Driver Safety

A safe car is nothing without safe vision

As drivers, we are concerned about our car's safety features, but we often don't think about the major influential factor in crashes: human error.

Vision is the most important sense for making decisions on the road and we know that uncorrected vision is a contributor to crash risk^.  Road safety starts with good vision, and that means seeing well at all distances, in all conditions.

Be aware of signs and symptoms

How do you know if you might be at risk?  Ask yourself if you experience any of the following:

- trouble recognising details on road signs or number plates
- difficulty judging the distance of oncoming vehicles
- less confidence driving at dawn or dusk
- sensitivity to the glare from oncoming headlights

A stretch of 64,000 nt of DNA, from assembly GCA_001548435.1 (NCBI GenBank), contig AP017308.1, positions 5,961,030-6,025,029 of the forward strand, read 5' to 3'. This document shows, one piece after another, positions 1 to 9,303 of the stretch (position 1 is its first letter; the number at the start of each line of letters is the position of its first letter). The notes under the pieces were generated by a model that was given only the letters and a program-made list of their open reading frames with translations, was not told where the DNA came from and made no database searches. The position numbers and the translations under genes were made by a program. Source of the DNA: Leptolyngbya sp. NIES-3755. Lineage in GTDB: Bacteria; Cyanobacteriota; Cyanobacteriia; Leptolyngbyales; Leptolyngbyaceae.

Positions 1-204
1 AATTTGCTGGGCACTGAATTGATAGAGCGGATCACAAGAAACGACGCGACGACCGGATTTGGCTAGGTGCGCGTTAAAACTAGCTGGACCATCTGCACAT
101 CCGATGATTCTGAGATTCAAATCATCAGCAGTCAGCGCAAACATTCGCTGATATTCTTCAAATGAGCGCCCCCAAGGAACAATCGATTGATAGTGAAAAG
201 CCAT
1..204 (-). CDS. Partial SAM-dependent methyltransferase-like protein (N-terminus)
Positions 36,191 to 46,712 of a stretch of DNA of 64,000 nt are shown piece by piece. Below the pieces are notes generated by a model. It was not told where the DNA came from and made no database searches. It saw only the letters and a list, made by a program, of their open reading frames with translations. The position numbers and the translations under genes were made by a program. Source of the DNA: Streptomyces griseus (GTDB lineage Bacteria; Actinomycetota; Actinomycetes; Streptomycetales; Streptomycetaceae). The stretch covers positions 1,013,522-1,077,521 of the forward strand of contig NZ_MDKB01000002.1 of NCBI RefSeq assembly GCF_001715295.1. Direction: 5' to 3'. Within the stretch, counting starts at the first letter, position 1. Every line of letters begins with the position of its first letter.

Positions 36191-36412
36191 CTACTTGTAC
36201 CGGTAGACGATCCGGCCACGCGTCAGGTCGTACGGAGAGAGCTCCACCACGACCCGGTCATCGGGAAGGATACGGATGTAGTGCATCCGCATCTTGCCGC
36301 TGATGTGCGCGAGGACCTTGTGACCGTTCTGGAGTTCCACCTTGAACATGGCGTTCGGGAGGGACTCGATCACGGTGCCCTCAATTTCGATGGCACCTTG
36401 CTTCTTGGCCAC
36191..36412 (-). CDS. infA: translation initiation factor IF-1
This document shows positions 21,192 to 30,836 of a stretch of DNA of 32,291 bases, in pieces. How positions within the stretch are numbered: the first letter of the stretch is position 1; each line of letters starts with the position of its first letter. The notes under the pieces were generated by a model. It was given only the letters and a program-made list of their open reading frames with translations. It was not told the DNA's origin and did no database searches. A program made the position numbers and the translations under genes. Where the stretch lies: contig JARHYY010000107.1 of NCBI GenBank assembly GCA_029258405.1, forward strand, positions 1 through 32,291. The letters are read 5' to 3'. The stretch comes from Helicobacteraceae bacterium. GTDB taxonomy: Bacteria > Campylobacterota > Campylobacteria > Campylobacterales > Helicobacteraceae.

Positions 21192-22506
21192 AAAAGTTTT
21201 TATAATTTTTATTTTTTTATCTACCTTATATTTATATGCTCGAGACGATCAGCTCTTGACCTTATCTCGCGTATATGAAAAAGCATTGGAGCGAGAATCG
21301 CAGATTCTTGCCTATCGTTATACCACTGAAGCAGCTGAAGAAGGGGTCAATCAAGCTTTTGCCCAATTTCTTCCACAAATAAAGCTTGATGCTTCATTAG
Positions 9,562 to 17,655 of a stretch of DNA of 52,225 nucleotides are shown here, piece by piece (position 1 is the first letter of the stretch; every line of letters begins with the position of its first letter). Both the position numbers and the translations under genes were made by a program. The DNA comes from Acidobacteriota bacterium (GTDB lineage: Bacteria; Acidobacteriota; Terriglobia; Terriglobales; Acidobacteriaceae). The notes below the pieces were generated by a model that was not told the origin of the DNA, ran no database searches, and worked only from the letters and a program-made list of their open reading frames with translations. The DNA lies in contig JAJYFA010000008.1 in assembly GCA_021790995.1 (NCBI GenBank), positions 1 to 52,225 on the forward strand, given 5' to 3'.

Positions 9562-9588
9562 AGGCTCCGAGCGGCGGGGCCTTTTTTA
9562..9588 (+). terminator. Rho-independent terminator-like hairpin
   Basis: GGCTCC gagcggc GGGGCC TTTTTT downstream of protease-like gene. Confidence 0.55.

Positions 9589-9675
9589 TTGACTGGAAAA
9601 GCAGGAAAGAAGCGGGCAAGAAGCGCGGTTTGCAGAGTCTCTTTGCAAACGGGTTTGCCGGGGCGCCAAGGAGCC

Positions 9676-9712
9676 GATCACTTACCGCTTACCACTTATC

- a need to move your head to see in side mirrors or read the dashboard
- reluctance to drive at night or in unfamiliar environments
- uncertainty or lack of confidence driving or parking
- headaches, blur or double vision after driving

How can we help?

Today's technologies allow us to make spectacles and sunglasses that improve your vision clarity, depth perception and glare tolerance.  We even use the Zeiss 'Drivesafe' lens, specifically designed for the challenging conditions that can arise on the road.

Keeping your eyes healthy enough to see well is absolutely our priority.  By detecting and treating eye disease early, we can fulfil our goal of keeping you on the road for as long as possible!

All Victorian drivers have a responsibility to meet the eyesight requirements set by VicRoads.  We understand these requirements and can help you to navigate your suitability to drive, complete the paperwork, or get you the specialist help you need to stay driving safely for years to come.

Feel comfortable driving this year - please talk with us about your driving needs.

 

^ VanDerBerg, TJ (2005); Relevance of glare sensitivity and impairment of visual function among European drivers, European Commission. World Health Organisation Training Manual 2006: Road Traffic Injury Prevention